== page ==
While Trump might be an outlier, I fear he is not.  My reasoning is connected to another post-Thanksgiving tradition, Cyber Monday.  Cyber Monday represents the trend away from physically shopping at “brick and mortar” stores toward shopping on-line.  With computer technology many activities that once took place in real space now take place in the bodiless world of cyberspace:  we communicate via messenger and text, we shop, bank and do research on the internet, we amuse ourselves with video games and streamed videos.  We project our minds across vast distances or into fictional realms and have experiences in those places that form us as persons.  In cyberspace we don’t need bodies; we conceive of ourselves as pure mind.  Silicon Valley types speculate that computers could bring us the ultimate “biohack”—to live without any “wetware” at all by uploading our minds to the computer.

Noreen article

Camp Fire burning in California.

Of course, this last option is still only a dream, despite predictions by futurists such as Ray Kurzweil that we will be able to upload our minds into computers by 2045.  Kurzweil writes:

“Up until now, our mortality was tied to the longevity of our hardware.  When the hardware crashed, that was it.  For many of our forebears, the hardware gradually deteriorated before it disintegrated . . . As we cross the divide to instantiate ourselves into our computational technology, our identity will be based on our evolving mind file.  We will be software, not hardware . . . As software, our mortality will no longer be dependent on the survival of the computing circuitry . . . [as] we periodically port ourselves to the latest, evermore capable “personal” computer . . . Our immortality will be a matter of being sufficiently careful to make frequent backups.”

Well, not quite yet.  We are embodied creatures.  In a recent interview with Christianity Today editor Douglas Estes, I make a case for our remaining embodied creatures, at least so long as we wish to remain human.  Yet, as Estes notes, while “movement toward cyborg (cybernetic organism) applications sounds like a leap into dystopian science fiction, Businessman Elon Musk aims to connect the brain to computers, and one neurologist was even willing to hack his own brain to further research on human speech, hoping to one day attain life extension itself.”

I doubt that we need fear such a future, for several reasons.  Here is a part of my response:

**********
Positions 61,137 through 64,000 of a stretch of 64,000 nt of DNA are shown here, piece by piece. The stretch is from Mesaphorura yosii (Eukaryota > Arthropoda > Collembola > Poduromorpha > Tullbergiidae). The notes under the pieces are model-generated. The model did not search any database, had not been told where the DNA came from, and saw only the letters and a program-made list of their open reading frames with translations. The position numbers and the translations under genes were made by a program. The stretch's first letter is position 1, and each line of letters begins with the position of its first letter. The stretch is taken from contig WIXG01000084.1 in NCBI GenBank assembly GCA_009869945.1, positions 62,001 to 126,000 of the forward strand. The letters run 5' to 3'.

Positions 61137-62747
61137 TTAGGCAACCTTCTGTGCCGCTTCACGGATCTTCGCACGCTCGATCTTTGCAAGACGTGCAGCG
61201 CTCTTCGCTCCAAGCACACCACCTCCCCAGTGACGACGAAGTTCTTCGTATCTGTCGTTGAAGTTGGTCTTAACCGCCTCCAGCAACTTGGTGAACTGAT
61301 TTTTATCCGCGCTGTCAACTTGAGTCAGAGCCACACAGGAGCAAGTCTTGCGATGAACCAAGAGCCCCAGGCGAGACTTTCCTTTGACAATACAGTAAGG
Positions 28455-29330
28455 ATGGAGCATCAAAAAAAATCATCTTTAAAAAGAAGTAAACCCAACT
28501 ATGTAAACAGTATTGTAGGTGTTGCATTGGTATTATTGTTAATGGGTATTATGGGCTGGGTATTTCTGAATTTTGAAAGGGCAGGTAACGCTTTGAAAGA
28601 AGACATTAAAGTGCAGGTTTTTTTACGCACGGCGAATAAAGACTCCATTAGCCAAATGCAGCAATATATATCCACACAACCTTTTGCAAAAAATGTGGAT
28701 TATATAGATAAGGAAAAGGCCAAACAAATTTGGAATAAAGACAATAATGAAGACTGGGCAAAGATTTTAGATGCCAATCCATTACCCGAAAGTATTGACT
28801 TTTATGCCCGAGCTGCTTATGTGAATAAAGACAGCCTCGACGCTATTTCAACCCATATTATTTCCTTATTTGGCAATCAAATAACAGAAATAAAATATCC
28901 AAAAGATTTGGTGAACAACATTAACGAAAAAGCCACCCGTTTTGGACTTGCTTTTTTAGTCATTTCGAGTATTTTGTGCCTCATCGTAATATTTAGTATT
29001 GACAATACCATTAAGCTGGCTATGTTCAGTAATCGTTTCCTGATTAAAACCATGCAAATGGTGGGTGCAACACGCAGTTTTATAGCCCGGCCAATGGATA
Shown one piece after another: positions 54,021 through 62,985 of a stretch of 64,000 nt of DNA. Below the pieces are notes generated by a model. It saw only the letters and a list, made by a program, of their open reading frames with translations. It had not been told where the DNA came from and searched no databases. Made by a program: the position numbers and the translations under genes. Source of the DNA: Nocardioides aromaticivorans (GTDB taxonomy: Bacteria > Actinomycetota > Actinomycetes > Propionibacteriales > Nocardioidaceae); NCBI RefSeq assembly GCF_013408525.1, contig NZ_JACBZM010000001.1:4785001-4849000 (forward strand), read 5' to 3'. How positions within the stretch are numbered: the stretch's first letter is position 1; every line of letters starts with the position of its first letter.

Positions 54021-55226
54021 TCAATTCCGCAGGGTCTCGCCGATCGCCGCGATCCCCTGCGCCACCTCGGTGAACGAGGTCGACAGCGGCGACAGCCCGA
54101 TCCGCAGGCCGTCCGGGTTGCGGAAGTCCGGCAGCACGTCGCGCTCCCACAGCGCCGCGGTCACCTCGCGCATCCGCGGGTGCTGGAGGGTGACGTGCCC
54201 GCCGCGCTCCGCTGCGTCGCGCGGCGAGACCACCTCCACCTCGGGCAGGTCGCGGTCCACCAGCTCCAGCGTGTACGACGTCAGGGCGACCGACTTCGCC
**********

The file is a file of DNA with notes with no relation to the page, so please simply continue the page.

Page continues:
One reason it’s not going to work is due to the complexity of the brain and the entire human being. There are projects to map the connectome of the brain. The idea is that if we can do the human genome, then why can’t we do the connectome? But the connectome of the brain is much more complex than the human genome. We have billions of neurons, and each of those neurons can possibly be connected to thousands of other neurons. Plus, these connections are plastic; they change. We kill neurons off, we grow new neurons, we reconnect, we end connections that are not being used, and we build new connections in other places. Plus, we’re now finding out that we’ve got an awful lot of neurons in our gut as well. There’s a strong connection between the brain and the gut, and it’s not one way—brain to gut; gut to brain is connected as well.

You can find the entire interview, “Your Brain in Not a Computer,” at

What I do fear is that our movement toward the on-line world, epitomized by the move from Black Friday to Cyber Monday, deadens us to our surroundings by making the natural world less salient to our everyday lives.  As Richard Louv writes in Last Child in the Woods, “Passion is lifted from the earth itself by the muddy hands of the young; it travels along grass-stained sleeves to the heart. If we are going to save environmentalism and the environment, we must also save an endangered indicator species: the child in nature.”  I hope the National Climate Assessment will help us all to recognize our embeddedness in both our body and the nature that surrounds us and awake to such a passion.  I fear, however, that, like our president, too few of us will look away from our screens to do so.

Noreen Herzfeld on “The Sorcery of Artificial Intelligence (AI)”

When I think of Artificial Intelligence (AI) the image that first comes to mind is is “The Sorcerer’s Apprentice” in Walt Disney’s Fantasia.  Mickey, left with the task of filling the workshop water tank, pages through a book of magic and casts a spell on a broom, giving it the task of toting the water from well to tank.  Relieved of his chore, Mickey goes to sleep dreaming of power and glory, while the broom dutifully brings in bucket after bucket of water.  The broom, having but one instruction, brings in more and more water, flooding the workshop and waking a hapless Mickey, who does not know how to stop it from its single-minded devotion to its task.

In an article entitled “The End of the Enlightenment,” published in the June edition of The Atlantic, Henry Kissinger fears that AI might bring a similar tragic result.  Kissinger begins by noting the basic flaws we already experience in the Internet age—how computers lead us to treat people as data, overwhelm us with too much information, separate us by catering to our preferences, and provide an all too tempting diversion from deep thought and reflection.  “The digital world’s emphasis on speed inhibits reflection; its incentive empowers the radical over the thoughtful; its values are shaped by subgroup consensus, not by introspection.”  Kissinger then turns his lens more specifically on AI.  Here, he makes three key observations.  He also makes one key mistake.